Hoh River: Forks Washington

The Hoh River is a river in the U.S. state of Washington, located on the Olympic Peninsula. About 56 miles (90 km) long, the Hoh River originates at the Hoh Glacier on Mount Olympus and flows west through the Olympic Mountains of Olympic National Park and Olympic National Forest, then through the foothills in a broad valley, emptying into the Pacific Ocean at the Hoh Indian Reservation. The final portion of the Hoh River's course marks the boundary between the coastal segment of Olympic National Park and Olympic National Forest, the Hoh Indian Reservation.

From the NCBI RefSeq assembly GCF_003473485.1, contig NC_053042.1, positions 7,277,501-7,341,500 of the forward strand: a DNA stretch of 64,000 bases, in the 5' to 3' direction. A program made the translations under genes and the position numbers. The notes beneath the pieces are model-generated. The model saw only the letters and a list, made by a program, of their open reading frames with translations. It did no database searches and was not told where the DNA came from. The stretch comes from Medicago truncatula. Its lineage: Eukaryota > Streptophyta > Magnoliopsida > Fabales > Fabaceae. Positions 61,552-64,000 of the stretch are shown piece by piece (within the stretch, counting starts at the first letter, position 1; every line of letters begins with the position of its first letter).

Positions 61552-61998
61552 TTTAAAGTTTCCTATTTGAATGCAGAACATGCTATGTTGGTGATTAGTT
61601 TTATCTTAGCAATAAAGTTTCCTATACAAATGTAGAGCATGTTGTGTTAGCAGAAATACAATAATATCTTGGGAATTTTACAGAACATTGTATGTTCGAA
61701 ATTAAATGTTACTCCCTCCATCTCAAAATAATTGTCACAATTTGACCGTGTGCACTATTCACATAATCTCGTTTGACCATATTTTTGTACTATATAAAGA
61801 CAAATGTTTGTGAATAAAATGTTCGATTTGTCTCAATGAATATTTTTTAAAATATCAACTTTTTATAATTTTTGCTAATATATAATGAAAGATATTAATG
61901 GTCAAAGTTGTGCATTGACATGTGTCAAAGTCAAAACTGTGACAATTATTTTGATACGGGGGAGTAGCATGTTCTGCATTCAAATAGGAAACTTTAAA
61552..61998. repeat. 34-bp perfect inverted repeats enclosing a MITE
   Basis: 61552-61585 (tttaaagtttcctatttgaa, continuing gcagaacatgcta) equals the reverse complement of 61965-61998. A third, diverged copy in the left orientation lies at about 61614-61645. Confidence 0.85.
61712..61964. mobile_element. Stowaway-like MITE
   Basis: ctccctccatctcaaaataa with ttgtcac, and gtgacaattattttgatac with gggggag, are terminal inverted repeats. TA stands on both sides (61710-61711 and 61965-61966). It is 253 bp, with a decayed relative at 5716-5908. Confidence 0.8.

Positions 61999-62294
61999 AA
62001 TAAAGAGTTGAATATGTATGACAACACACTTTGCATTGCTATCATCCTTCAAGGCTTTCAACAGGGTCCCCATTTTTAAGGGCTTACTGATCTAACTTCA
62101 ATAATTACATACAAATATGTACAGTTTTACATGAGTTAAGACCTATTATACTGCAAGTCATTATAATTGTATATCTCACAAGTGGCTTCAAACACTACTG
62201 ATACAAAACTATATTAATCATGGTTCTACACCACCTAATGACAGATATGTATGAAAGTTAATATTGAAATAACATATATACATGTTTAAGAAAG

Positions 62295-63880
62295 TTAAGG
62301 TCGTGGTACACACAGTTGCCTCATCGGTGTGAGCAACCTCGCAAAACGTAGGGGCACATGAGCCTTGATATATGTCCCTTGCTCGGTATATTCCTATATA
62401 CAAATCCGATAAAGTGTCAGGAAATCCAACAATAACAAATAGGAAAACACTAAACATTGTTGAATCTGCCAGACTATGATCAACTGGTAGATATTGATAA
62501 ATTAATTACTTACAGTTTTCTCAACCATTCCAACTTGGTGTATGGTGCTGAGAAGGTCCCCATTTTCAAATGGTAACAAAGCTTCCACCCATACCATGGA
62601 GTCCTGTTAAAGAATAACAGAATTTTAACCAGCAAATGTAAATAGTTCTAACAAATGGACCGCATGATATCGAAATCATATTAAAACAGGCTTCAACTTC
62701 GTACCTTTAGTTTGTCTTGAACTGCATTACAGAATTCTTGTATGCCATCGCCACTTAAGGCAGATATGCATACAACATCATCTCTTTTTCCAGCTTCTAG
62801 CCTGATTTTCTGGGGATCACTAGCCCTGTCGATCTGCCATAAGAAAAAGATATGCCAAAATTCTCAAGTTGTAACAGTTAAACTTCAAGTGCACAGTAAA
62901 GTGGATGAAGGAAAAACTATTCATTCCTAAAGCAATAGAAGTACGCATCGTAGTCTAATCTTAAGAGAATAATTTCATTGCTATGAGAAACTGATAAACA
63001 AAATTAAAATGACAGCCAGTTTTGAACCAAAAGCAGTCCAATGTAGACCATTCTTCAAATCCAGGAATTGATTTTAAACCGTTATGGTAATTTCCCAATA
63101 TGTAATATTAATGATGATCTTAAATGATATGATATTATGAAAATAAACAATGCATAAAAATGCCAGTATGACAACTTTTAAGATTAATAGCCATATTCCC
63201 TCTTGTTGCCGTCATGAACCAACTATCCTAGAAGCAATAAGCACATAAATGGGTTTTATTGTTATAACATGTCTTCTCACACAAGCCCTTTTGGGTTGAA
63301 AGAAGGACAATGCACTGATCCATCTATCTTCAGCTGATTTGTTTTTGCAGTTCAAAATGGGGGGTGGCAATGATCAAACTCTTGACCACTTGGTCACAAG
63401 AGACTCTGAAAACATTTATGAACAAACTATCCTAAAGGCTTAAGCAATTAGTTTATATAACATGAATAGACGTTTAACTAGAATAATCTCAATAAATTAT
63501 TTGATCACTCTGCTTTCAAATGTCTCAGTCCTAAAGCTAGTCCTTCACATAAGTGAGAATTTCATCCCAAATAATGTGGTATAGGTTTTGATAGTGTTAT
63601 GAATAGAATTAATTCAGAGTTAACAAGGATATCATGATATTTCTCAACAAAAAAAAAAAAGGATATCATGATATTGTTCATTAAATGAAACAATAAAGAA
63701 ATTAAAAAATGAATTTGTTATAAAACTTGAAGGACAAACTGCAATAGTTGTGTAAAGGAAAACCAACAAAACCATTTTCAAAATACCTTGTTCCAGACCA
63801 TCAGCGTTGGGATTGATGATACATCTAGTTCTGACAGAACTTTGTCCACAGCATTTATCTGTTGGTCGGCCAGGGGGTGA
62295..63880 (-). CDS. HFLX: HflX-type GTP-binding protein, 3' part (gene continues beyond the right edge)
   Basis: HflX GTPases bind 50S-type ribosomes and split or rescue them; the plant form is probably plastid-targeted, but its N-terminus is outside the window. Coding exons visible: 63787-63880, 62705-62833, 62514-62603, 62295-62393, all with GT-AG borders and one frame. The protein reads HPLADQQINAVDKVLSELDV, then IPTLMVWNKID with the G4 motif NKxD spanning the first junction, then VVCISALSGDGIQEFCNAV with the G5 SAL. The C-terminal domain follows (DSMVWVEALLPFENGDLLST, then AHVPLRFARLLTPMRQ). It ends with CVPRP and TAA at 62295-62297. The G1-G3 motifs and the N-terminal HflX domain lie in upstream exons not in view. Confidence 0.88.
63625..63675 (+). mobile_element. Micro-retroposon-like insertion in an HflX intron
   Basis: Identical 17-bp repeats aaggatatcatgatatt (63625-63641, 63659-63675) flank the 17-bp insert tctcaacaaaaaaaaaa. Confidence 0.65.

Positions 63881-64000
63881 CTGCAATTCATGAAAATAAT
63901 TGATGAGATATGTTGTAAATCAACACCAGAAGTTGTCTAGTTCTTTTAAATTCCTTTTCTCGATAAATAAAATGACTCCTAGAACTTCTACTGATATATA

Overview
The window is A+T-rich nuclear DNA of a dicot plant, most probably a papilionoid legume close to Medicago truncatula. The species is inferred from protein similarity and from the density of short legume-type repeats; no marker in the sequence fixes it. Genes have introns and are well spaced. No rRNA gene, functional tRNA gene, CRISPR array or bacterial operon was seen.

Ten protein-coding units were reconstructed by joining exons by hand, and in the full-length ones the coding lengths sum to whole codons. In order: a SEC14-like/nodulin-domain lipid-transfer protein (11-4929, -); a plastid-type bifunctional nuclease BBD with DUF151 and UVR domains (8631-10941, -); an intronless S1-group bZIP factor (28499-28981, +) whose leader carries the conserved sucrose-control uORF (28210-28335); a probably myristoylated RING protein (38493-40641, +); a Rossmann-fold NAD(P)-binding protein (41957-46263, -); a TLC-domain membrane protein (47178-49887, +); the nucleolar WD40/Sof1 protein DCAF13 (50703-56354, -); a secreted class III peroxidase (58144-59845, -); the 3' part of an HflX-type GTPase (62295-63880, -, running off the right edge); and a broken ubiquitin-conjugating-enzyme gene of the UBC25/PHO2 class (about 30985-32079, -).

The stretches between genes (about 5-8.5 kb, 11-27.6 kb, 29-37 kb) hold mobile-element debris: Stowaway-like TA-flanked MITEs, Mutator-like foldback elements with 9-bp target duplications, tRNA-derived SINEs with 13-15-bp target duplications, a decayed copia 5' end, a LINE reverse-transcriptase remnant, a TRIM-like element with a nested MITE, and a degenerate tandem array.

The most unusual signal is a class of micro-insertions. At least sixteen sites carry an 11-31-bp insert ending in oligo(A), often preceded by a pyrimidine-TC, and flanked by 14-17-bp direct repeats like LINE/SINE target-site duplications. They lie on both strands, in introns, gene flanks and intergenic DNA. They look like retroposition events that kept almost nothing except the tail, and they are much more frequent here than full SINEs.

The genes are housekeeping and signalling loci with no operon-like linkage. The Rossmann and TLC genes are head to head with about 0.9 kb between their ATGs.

The Hoh's drainage basin is 299 square miles (770 km2). Its discharge, or streamflow, has considerable seasonal variation, with summer streamflow averaging about one-third that of winter flows.

The Hoh is a glacial river fed by glaciers on Mount Olympus, such as the Blue Glacier. The glaciers grind rock into a fine glacial flour which turns the Hoh River a milky slate blue color. The river valley is generally broad and relatively flat, causing the glacial sediments to settle out, creating extensive gravel bars, river meanders, and the many side channels characteristic of a braided river.

One of the road entrances to Olympic National Park is on the Hoh River. The Hoh River Campground is the trailhead of the Hoh River Trail, which follows the river through the Hoh Rain Forest from the campground to Mount Olympus. Logjams are common, resulting in quiet pools and new river channels being formed.

The river's name and the name of the Hoh tribe both ultimately come from the Quinault placename /húxw/.